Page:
Water restrictions in the Waikato
There are currently no water restrictions in the Waikato District.
Click on the picture below to see more information about what the water alert levels mean.
Registered water carriers
Council currently has the following water carriers registered as carriers that can supply potable water. Potable water is water that is safe for human consumption. These carriers are also registered with the District Health Board to ensure that the potable water is transported and dealt with in a safe manner.
- Counties Household Water
- Franklin Water Cartage
- Ngaruawahia Fire Brigade
- Pryor Water Cartage
- Raglan Water
- Wymers Domestic Water Carriers
- XS Services
Customers should always check that water supplies are coming from a Council and District Health Board registered carrier
Key facts about the water supply network:
§ The council maintains 699 km of reticulated pipelines
§ 12,080 properties are provided with this reticulated water service
§ The council operates 31 reservoirs, with a total capacity of 19,527 cubic metres
§ The council operates ten water treatment plants, with a total capacity of 19,000 cubic metres per day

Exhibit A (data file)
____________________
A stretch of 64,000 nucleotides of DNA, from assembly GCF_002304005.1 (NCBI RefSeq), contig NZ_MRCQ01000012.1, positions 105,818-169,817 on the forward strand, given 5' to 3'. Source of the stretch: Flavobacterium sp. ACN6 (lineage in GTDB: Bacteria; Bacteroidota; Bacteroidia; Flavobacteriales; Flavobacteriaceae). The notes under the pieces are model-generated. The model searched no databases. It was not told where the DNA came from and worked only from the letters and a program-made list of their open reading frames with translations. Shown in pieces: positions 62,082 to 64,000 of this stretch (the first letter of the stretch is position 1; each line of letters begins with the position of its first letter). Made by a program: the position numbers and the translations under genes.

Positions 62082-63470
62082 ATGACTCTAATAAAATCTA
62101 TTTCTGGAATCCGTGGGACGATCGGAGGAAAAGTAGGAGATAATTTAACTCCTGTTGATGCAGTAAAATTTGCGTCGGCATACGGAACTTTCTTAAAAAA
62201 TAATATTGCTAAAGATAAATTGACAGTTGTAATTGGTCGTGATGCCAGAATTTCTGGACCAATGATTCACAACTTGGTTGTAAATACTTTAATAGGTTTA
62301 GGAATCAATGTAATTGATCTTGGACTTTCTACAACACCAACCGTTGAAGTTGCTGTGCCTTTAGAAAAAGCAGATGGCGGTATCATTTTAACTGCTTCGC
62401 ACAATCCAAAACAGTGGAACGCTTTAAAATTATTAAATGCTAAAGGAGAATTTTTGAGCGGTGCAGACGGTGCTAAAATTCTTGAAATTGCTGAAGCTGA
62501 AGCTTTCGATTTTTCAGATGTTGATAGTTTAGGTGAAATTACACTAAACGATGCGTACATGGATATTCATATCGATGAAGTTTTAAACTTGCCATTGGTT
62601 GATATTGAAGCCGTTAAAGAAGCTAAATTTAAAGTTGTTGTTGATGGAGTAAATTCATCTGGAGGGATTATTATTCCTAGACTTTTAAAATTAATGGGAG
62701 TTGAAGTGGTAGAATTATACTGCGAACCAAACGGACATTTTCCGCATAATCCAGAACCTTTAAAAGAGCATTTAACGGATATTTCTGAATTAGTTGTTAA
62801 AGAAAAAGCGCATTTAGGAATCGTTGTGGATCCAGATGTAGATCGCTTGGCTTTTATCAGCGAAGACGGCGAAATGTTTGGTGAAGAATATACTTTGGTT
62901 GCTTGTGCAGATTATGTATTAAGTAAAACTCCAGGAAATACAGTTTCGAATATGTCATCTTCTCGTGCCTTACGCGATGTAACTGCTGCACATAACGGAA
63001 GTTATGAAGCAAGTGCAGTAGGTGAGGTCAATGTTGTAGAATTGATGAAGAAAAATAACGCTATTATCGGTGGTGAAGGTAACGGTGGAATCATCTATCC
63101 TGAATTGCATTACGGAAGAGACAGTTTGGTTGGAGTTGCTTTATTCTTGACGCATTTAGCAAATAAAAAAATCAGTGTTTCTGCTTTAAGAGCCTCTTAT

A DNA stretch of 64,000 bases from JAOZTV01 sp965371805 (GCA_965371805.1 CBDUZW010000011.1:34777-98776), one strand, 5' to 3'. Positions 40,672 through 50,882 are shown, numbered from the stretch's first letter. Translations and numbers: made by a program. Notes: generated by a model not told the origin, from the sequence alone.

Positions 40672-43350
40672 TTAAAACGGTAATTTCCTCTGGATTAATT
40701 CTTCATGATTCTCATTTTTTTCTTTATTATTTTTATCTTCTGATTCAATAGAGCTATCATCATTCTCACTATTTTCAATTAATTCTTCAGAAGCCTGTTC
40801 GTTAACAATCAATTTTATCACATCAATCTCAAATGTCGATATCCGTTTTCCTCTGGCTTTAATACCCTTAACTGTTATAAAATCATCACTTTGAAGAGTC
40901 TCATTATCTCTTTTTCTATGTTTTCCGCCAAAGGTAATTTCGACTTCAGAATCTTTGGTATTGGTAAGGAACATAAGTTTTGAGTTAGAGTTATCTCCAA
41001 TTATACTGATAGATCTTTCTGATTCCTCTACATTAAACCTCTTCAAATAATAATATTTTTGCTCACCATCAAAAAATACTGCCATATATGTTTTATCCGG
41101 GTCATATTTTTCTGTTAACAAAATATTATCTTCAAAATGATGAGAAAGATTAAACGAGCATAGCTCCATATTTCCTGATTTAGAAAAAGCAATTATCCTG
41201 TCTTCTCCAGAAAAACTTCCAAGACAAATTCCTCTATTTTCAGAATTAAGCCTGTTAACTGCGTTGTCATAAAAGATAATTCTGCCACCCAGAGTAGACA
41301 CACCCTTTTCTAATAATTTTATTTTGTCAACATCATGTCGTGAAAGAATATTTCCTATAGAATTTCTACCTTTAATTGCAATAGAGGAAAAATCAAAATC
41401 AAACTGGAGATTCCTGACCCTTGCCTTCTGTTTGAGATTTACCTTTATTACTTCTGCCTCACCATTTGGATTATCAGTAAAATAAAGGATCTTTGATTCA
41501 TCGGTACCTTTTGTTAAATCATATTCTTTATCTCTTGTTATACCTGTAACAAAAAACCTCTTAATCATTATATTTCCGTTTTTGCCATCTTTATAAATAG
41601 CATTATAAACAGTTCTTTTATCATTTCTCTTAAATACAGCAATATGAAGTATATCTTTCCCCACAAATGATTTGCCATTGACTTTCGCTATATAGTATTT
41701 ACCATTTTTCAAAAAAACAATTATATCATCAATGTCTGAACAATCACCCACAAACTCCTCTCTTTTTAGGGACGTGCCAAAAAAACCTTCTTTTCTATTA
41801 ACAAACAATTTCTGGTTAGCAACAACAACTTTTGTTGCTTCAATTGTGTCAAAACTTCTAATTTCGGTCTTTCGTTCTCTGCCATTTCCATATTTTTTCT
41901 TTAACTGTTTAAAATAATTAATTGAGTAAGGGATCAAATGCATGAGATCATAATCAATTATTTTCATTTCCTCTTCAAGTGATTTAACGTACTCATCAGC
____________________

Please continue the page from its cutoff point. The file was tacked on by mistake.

§ Council has an agreement with Hamilton City Council to take up to 5,000 cubic metres per day
§ The council operates nine water pumping-stations
The council’s ten supply schemes provide:
- Meremere/Rangiriri/Te Kauwhata
- Te Akau
- Port Waikato
- and Raglan with their own local water supplies.
The reticulated water supply is provided by a network of intake structures, reservoir storage, pump stations and an extensive underground pipe network. This water is utilised by rural, urban and commercial users for domestic and business purposes.
All new premises in the Waikato District are now required to have a rain tank under the new Water Supply Bylaw.